Evidence
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Social prescribing could empower patients to address non-medical problems in their lives

Many GP practices are exploring social prescribing, which is a way of linking patients to sources of support in the local community. Social prescribing addresses non-medical needs such as loneliness and financial difficulties. The NHS employs link workers to connect patients with local support networks. During the COVID-19 crisis, link workers may have an even ...

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Cancer screening across the world is failing people with mental illness

People with mental illness are nearly 25% less likely to receive cancer screening than those in the general population. Results from a large international study suggest this is one explanation for why people with mental illness tend to die 15-20 years earlier than other people. The study included more than 4.5 million people across the ...

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Support programme for GP practices increases referrals for domestic abuse

Many GPs take little action when they encounter women they suspect are affected by domestic abuse. A training and support programme used by hundreds of practices across several London boroughs was successful in increasing referrals to specialist services, a study found. The research shows that the right interventions can help doctors and nurses ensure that ...

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Functional braces are effective alternatives to plaster casts for ruptured Achilles tendons

Early weight-bearing in a below-knee rigid boot, a functional brace, following ruptured Achilles tendon can achieve similar results to traditional plaster casting. This NIHR-funded trial included 540 people, and after nine months there appeared to be no difference between the two treatments in terms of how well patients recovered from their injury. The functional brace ...

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Eplerenone does not improve vision in people with central serous chorioretinopathy

Eplerenone, a drug used for people with central serous chorioretinopathy, is no more effective than placebo. Neither visual acuity nor the build-up of fluid in the eye shows an important improvement. Central serous chorioretinopathy is a serious eye condition that causes blurred and distorted vision. Fluid collects underneath the macula, which is the central area ...

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Plasma and blood cell injections have not shown a benefit for Achilles tendon injury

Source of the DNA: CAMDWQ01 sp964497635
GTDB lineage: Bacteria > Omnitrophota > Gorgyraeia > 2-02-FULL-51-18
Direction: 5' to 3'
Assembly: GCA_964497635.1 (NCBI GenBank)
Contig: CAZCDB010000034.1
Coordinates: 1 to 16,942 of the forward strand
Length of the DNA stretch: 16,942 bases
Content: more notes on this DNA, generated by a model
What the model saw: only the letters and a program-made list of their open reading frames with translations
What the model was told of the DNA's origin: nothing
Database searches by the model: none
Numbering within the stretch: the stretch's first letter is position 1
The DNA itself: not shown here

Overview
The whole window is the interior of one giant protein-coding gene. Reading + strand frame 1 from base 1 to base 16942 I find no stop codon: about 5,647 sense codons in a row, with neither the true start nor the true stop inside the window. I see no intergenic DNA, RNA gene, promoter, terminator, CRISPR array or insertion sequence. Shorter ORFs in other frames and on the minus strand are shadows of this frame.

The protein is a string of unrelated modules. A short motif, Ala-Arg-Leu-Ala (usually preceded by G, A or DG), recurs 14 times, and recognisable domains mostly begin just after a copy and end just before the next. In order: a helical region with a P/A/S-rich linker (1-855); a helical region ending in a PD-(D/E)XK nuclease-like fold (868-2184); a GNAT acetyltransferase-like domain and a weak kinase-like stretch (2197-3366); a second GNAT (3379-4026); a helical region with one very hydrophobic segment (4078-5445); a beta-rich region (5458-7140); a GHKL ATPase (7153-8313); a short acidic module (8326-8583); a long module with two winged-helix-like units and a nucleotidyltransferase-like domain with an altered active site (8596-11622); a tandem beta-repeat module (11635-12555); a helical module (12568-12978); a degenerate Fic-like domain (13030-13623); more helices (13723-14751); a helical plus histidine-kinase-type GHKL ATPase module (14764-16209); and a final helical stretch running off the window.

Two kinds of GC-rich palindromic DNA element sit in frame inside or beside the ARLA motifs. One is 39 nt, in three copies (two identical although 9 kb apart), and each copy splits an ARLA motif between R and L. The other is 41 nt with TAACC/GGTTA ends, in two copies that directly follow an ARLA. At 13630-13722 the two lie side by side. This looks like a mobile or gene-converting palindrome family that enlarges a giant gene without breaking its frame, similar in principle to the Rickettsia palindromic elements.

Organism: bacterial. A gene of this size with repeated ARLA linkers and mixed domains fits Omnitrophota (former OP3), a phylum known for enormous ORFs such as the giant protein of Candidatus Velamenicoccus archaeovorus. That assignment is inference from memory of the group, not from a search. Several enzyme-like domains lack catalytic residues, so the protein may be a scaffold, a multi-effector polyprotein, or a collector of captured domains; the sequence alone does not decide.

Injecting a ruptured Achilles tendon with a small sample of a person’s own plasma, without the red blood cells, has no functional or other benefit. Plasma rich in platelets and white blood cells for the acute injury was compared with placebo. The NIHR-funded trial involved 230 adults with acute Achilles tendon rupture (the tendon which ...

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Using wires to fix wrist fracture has good long-term outcome

Fixing a displaced broken wrist with wires is as effective as fixation with locking plates in the long term. Wrist function and pain continue to improve in the five years following either operation, with no evidence of a difference between the two treatments. In 2014, a trial comparing the use of Kirschner wires and locking plates ...

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Primary prevention and shared decision-making are the key to managing decay in baby teeth

Sealing in decay, improving tooth hygiene and using conventional fillings all work to prevent future dental pain and infection for children with decay in baby teeth. The approaches are equally acceptable to children and parents. Researchers tested three methods of managing decay in the primary molars of children aged three to seven: best practice prevention ...

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5 ways research could save the NHS money

More than 80% of total knee replacements can last for 25 years An NIHR-funded study showed that about 82% of total knee replacements and 70% of partial (unicompartmental) knee replacements last for 25 years. In 2017 there were 106,334 knee replacement procedures carried out in England, Wales and Northern Ireland. This research suggests people could be ...

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Decision aids including leaflets and computer programs help patients make treatment choices

Decision aids help patients choose between treatment options in obstetrics and gynaecology, and reduce uncertainty. A systematic review of trials of decision aids used for choices of contraception, caesarean section and menopause treatment found that patients who used them felt more confident in their ability to make the decision that was right for them, and ...

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